First Bites is an occasional look at restaurants that have opened recently, not a full-fledged review.
The food: Korean meets – well, a variety of cuisines, really, with dishes ranging from tuna nachos to lo mein to sushi.
The backbone, though, is Korean – kalbi (beef short rib), bulgogi (thin strips of beef in a sweet-edged marinade, grilled; $15) and bibimbap (called “mixed rice,” this is a bowl of rice with separate mounds of vegetables and ground beef here, with a fried egg on top).
Our kalbi tended to the bland (as was the spicy pickled cabbage called kimchi, which included cucumbers, beansprouts and fish cakes). Bulgogi’s flavor was shallow and the beef a mite fatty. (Question: Is it restrained for the customers, to not frighten people off with strong flavors? Or is its restraint costing potential customers who expect and want more vibrance from the Korean items?)
The unlikely tuna nacho ($9) was best of what we tried: crisp wonton chips topped with sliced tuna, thinly sliced radish, a bit of avocado and a drizzle of wasabi aioli with a decent kick. Unusual bites, nicely done.
The décor: Hardwood floors and no upholstery or drapery means the place tends to the loud even when not busy. Seating comes three ways: a line of short-backed, very spinny barstools (grab that table!) at bar-height tables; regular tables seating six; and the bar, facing three TV screens.
The service: Polite and quick, ours was not well acquainted with the menu.
Details: Lunch and dinner daily; entrees $14-$17. 3220 N. Davidson St.; 980-949-8171; miyagisnoda.com.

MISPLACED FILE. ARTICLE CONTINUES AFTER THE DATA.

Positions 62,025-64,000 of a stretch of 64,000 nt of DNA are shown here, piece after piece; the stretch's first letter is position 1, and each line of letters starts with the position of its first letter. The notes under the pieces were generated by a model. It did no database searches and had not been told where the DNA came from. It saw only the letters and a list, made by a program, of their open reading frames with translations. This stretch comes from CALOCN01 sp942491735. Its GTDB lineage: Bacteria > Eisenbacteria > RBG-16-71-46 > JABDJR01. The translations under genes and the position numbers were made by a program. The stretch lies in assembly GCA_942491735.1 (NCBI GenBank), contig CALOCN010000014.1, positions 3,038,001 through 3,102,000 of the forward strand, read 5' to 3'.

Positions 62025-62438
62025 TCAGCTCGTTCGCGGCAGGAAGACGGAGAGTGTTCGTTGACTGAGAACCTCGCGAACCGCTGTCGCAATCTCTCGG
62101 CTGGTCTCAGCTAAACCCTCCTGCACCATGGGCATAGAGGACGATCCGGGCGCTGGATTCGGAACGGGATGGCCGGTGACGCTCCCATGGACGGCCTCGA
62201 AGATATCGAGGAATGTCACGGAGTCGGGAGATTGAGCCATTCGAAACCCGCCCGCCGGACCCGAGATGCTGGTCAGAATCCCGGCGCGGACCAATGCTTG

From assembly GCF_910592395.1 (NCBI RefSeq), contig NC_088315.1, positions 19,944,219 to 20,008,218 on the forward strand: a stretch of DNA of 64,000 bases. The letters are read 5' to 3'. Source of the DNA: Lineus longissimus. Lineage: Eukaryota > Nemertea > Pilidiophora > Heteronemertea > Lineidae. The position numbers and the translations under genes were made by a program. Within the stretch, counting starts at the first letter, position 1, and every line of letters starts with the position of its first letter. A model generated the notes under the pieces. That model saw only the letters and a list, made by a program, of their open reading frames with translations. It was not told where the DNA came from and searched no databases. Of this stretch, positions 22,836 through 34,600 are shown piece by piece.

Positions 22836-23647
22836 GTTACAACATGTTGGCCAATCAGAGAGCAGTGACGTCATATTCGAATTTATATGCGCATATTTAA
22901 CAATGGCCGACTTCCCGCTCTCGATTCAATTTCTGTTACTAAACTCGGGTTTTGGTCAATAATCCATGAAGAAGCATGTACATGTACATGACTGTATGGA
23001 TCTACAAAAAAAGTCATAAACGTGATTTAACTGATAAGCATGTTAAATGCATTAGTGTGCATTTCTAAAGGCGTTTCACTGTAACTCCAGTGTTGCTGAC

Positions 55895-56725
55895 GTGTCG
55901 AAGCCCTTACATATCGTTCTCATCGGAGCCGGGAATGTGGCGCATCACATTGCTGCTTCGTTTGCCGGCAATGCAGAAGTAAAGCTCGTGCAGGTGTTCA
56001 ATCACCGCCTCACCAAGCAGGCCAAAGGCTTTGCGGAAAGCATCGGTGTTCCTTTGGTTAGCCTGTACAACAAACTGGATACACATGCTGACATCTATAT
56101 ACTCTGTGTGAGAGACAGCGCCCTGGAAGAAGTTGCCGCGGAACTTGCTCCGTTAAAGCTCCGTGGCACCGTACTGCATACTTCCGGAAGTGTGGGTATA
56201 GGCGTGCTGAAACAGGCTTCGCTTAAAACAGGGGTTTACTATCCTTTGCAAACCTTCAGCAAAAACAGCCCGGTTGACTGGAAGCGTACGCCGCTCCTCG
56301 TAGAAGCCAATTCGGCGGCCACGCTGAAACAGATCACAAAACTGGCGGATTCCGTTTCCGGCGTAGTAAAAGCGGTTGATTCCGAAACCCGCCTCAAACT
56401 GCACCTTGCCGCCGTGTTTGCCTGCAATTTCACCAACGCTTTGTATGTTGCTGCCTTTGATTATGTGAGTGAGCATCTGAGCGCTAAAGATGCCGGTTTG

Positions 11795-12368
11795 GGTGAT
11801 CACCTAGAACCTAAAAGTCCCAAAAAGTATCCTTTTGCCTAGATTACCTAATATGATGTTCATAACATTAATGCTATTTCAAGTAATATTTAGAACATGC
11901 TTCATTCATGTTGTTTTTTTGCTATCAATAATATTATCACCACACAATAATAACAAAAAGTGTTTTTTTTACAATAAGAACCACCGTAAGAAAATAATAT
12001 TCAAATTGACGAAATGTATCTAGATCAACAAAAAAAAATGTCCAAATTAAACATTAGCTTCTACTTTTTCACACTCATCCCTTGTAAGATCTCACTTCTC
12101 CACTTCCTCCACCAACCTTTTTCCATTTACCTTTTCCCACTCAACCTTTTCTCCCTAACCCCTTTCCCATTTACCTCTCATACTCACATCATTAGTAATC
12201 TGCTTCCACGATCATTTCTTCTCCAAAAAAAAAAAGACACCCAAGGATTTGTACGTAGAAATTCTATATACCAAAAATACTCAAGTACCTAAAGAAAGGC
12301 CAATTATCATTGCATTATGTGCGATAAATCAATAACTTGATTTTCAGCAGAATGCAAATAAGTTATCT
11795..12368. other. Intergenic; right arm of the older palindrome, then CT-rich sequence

The food: Subtitled “American Kitchen,” this is straightforward with a few Creole/Cajun adds: Steaks, ribs, chicken, fish, flatbreads, burgers, sandwiches, jambalaya, blackened shrimp.
Most surprising? Rotisserie roast beef. Lump crabcakes fared nicely – and better than the last dozen or so I’ve had – with barely any binding and a nice, restrained flavor (the spicy remoulade wasn’t, plus it came on the side). We tried a special – herb-crusted prime rib ($32) – and grilled salmon and both disappointed, the rib fatty and the salmon tiny, though well-flavored, for $23.
The wine list, primarily American and with a nice range in price, also offers about two dozen by the glass, and notes that 21 from the cruvinet have 90+ ratings.
The décor: The woody dining room is a crosshatching of booths with high sides, which lends a cozy intimacy (or a touch of claustrophobia, depending on your bent) to your meal. Look up and you’ll see bricked columns and TV screens, and pretty, low lighting throughout.
The service: Warm – but could we ban “Are you giving up on that?” from servers’ lexicons? (Have more you’d like to ban? Email me.)
Details: Lunch and dinner daily; dinner entrees $15-$29. 13735 Conlan Circle at Ballantyne; 704-469-5282; vinekitchen.com.